Journal Article

Towards a Phylogeny for <i>Coffea</i> (Rubiaceae): Identifying Well-supported Lineages Based on Nuclear and Plastid DNA Sequences

Olivier Maurin, Aaron P. Davis, Michael Chester, Esther F. Mvungi, Yasmina Jaufeerally-Fakim and Michael F. Fay

in Annals of Botany

Published on behalf of The Annals of Botany Company

Volume 100, issue 7, pages 1565-1583
Published in print December 2007 | ISSN: 0305-7364
Published online October 2007 | e-ISSN: 1095-8290 | DOI: http://dx.doi.org/10.1093/aob/mcm257
Towards a Phylogeny for Coffea (Rubiaceae): Identifying Well-supported Lineages Based on Nuclear and Plastid DNA Sequences

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Background and Aims

The phylogenetic relationships between species of Coffea and Psilanthus remain poorly understood, owing to low levels of sequence variation recovered in previous studies, coupled with relatively limited species sampling. In this study, the relationships between Coffea and Psilanthus species are assessed based on substantially increased molecular sequence data and greatly improved species sampling.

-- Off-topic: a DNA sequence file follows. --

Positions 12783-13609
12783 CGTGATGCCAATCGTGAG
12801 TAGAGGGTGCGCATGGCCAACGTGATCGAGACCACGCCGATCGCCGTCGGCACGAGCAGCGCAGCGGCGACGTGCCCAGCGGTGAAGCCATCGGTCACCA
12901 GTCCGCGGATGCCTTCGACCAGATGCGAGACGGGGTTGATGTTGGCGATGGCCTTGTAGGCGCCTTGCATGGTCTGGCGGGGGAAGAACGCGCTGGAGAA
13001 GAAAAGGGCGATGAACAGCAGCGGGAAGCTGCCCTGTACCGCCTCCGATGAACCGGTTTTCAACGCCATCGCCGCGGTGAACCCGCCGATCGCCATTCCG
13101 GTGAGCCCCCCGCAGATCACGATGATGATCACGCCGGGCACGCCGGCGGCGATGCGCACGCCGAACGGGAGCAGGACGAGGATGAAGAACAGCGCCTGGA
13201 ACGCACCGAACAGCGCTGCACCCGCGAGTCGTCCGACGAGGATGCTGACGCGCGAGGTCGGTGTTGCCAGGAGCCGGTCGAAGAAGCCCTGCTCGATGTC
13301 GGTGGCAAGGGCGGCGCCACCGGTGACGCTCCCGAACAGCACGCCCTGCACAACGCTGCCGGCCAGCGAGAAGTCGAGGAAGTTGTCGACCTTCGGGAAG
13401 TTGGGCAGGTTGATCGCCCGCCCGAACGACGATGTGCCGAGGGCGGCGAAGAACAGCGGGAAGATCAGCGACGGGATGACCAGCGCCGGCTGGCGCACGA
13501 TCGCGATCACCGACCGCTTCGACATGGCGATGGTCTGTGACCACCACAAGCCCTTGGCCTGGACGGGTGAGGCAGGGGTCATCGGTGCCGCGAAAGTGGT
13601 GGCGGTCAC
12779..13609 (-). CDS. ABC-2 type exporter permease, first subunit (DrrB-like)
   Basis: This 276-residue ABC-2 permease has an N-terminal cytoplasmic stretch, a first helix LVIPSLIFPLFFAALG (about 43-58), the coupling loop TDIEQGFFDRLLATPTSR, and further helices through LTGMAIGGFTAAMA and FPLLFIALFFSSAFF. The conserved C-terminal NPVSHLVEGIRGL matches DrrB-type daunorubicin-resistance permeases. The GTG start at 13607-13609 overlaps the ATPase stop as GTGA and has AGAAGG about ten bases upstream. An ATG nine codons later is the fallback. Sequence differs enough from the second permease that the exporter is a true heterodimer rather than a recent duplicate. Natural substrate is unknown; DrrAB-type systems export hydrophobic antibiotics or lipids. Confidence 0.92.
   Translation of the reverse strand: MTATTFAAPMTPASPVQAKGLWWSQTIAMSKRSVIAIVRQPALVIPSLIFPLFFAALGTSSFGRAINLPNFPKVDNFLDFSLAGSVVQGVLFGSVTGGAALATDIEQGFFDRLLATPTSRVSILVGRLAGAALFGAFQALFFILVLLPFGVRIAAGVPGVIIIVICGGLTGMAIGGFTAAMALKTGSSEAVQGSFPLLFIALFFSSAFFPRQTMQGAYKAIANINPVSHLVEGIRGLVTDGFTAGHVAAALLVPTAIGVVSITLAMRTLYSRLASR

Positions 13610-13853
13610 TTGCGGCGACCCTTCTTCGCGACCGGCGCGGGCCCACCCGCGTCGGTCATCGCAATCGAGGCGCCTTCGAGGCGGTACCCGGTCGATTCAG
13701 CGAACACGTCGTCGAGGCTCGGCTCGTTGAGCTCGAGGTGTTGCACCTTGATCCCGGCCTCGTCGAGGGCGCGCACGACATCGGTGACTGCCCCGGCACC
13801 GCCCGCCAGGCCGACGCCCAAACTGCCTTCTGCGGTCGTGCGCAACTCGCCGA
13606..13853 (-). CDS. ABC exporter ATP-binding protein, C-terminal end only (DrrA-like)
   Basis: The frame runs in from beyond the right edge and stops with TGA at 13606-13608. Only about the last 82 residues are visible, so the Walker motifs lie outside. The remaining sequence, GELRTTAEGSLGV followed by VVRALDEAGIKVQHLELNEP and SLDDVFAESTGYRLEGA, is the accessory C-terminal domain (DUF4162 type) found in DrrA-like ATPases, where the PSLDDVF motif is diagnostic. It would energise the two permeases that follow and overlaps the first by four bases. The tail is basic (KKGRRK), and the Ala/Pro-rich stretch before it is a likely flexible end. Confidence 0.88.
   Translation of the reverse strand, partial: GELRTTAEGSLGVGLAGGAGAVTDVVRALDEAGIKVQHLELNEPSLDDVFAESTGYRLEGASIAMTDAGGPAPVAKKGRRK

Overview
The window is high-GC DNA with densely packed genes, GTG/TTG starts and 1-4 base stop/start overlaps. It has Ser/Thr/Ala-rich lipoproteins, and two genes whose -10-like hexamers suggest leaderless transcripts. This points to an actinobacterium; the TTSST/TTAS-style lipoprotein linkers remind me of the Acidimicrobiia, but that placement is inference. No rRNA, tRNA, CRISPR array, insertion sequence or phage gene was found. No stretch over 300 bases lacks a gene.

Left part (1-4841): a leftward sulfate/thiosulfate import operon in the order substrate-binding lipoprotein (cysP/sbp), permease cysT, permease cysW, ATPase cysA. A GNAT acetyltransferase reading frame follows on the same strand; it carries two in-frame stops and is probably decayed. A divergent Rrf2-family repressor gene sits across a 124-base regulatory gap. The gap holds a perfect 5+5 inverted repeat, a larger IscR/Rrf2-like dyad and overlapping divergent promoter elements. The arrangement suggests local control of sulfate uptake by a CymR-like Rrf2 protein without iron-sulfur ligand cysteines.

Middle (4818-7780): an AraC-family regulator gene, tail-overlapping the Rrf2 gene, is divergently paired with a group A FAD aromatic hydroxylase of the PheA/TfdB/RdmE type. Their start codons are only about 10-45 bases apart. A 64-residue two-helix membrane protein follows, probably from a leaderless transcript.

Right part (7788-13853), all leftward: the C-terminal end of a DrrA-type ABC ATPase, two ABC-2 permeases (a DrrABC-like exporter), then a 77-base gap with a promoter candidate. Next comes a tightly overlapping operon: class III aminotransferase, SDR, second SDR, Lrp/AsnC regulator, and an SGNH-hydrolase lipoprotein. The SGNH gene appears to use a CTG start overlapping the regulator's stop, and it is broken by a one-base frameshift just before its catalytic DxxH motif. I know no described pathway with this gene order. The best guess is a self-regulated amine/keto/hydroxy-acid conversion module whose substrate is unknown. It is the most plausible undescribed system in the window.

Methods

Phylogenetic relationships are assessed using parsimony, with sequence data from four plastid regions [trnL–F intron, trnL–F intergenic spacer (IGS), rpl16 intron and accD–psa1 IGS], and the internal transcribed spacer (ITS) region of nuclear rDNA (ITS 1/5·8S/ITS 2). Supported lineages in Coffea are discussed within the context of geographical correspondence, biogeography, morphology and systematics.

Key Results

Several major lineages with geographical coherence, as identified in previous studies based on smaller data sets, are supported. Other lineages with either geographical or ecological correspondence are recognized for the first time. Coffea subgenus Baracoffea is shown to be monophyletic, but Coffea subgenus Coffea is paraphyletic. Sequence data do not substantiate the monophyly of either Coffea or Psilanthus. Low levels of sequence divergence do not allow detailed resolution of relationships within Coffea, most notably for species of Coffea subgenus Coffea occurring in Madagascar. The origin of C. arabica by recent hybridization between C. canephora and C. eugenioides is supported. Phylogenetic separation resulting from the presence of the Dahomey Gap is inferred based on sequence data from Coffea.

Keywords: Africa; accD–psa1 IGS; Coffea; coffee; Indian Ocean Islands; ITS; Madagascar; molecular phylogeny; rpl16 intron; Rubiaceae; trnL–F intron; trnL–F IGS

Journal Article.  12222 words.  Illustrated.

Subjects: Ecology and Conservation ; Evolutionary Biology ; Plant Sciences and Forestry

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